Idox Blog – Improving Skills In The VCSE Sector

If someone wanted to support your organisation, could they easily find and click a donate button online? When applying for funding, can you confidently direct funders to your website where all the good work you’ve done is clearly presented? Do your social media channels engage new audiences and keep current supporters involved?

If you answered ‘no’ to those questions then maybe it is time to consider improving your online presence.

Future proofing the VCSE sector

Despite the large, established charities coming on leaps and bounds in digital promotion in recent years, the rest of the charitable sector has been found to be lacking when it comes to raising awareness in an online capacity.

In 2014, the Government’s Digital Inclusion Strategy noted that a third of SMEs don’t have a website, and when the VCSE sector was included, this figure increased to 50%. The strategy also stated that just 28% of VCSE’s have the skills to transact online.

How many times have you been stopped on the street by face-to-face fundraisers only to ask for their details so you can look them up in your own time? When numerous reports of scams posing as charities are in the news, people interested in an organisation want to be able to verify their legitimacy, and the best way to do this is online.

Potential supporters want information on the types of projects you fund and what your strategic goals are. They want to read case studies and testimonials to see real-life examples of how you’re helping real people. Importantly for you, they also want to know how they can get involved through volunteering or online donations.

In today’s digital savvy society, having an online presence (through a website, social media channels, newsletters, apps) that reflects your brand in an easy to digest way isn’t just essential for success, it is expected. In 2016, 82% of adults (41.8 million) in Great Britain used the internet every day or almost every day. This was an increase from 78% in 2015 and more than double the reported estimate of 35% in 2006.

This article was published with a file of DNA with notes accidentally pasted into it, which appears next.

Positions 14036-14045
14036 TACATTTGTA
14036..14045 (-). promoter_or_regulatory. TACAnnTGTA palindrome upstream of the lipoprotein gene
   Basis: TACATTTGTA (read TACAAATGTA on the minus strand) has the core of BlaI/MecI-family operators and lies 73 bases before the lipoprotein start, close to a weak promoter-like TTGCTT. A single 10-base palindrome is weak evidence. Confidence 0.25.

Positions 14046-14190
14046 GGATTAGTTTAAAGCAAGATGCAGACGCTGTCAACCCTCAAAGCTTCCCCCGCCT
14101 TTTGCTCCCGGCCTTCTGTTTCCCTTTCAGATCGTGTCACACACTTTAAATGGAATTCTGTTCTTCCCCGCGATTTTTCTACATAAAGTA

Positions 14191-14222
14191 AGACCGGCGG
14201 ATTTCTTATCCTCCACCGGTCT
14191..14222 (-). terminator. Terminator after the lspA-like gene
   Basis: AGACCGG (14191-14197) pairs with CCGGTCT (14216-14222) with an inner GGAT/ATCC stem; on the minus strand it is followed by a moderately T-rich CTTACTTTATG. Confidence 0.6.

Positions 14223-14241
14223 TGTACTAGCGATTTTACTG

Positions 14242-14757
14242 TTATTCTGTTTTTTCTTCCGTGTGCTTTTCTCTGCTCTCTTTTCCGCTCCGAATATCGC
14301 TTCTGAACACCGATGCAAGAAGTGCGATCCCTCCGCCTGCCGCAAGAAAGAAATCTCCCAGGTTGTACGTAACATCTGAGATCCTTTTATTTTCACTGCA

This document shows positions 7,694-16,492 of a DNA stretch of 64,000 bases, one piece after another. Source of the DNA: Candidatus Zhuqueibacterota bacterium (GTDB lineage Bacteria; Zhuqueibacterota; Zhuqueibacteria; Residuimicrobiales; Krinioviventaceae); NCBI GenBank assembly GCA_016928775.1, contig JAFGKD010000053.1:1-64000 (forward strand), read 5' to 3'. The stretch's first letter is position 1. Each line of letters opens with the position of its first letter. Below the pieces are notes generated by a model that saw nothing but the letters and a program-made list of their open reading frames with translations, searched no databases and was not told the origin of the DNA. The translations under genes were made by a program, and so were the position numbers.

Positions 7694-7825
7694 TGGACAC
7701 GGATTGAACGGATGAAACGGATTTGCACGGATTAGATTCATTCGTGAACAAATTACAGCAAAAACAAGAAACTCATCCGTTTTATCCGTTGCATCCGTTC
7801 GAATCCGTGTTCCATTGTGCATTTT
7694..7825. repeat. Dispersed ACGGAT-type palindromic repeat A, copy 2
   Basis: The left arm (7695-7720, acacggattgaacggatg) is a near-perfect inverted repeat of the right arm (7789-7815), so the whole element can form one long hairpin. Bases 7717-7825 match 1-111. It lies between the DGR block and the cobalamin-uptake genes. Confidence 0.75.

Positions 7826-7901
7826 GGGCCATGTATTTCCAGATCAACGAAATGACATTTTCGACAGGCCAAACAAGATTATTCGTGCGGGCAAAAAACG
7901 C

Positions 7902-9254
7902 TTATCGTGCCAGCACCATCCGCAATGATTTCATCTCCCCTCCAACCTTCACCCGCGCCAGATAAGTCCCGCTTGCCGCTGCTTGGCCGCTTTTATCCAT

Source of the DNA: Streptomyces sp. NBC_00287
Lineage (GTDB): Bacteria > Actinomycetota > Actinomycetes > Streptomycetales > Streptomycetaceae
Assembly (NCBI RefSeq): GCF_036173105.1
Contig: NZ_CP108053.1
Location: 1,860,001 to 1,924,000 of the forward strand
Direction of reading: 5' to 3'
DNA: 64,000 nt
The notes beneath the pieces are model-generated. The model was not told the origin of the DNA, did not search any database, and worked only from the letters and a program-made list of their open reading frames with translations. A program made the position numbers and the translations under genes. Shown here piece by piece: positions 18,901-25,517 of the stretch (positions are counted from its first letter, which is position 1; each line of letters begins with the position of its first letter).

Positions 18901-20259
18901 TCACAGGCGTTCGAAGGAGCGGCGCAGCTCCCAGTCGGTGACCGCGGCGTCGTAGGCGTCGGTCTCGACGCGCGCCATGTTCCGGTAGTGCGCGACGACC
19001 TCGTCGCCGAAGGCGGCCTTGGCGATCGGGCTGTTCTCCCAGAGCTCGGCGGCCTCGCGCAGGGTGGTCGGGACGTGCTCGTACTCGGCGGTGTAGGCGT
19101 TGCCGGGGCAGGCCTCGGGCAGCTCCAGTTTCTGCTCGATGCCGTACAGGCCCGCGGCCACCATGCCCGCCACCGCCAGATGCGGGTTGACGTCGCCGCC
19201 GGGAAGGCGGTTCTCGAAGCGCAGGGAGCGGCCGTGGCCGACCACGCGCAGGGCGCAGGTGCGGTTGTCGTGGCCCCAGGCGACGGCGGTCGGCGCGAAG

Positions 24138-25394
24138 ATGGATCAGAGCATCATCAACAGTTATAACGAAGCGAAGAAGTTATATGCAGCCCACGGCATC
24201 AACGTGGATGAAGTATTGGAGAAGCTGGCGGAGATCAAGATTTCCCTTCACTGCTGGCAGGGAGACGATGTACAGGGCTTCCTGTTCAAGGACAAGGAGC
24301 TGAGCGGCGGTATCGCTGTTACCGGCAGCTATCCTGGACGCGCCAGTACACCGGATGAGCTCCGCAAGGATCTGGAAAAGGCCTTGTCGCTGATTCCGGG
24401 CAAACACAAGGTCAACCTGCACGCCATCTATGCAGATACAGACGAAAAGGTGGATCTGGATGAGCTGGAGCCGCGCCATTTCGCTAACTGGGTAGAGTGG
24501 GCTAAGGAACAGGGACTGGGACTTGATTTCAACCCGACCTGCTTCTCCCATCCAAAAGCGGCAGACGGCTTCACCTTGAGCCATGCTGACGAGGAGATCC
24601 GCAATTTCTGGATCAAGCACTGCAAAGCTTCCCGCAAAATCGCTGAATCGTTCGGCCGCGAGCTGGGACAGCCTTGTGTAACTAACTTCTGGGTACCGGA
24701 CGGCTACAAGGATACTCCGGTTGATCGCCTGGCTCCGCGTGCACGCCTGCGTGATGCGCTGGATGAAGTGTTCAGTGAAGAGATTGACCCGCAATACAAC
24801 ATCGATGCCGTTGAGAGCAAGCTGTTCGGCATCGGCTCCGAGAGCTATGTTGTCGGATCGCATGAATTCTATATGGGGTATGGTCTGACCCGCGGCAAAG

These figures show the rapid pace at which society and the way we do things change. Yet it was reported in the Digital Inclusion Strategy that 11% of organisations say they still have no internet access at all. According to the strategy, those organisations not making full use of being online and building digital capabilities are missing an “£18.8 billion opportunity.” So what is preventing the VCSE sector from keeping up?

The strategy identified the following barriers to getting online:

  • Finding the motivation and making the internet relevant to their organisation.
  • Wider challenges such as needing to reorganise business processes and systems to benefit from going digital.
  • Not having the right skills and capabilities, such as specialist IT knowledge or understanding where to go for the right advice on security can also stop organisations going online.

Benefits of a good website

A poorly designed website, or worse yet, no digital presence at all, can have a damaging effect to your organisation and you wouldn’t even know about it. A potential supporter of your organisation unimpressed with the lack of information of how to get in touch, coming across a blog which hasn’t been updated for three years, or struggling to find how to get involved or donate, could click off never to revisit. Even websites which do have all the information a potential supporter needs can be let down by an archaic or ‘messy’ design.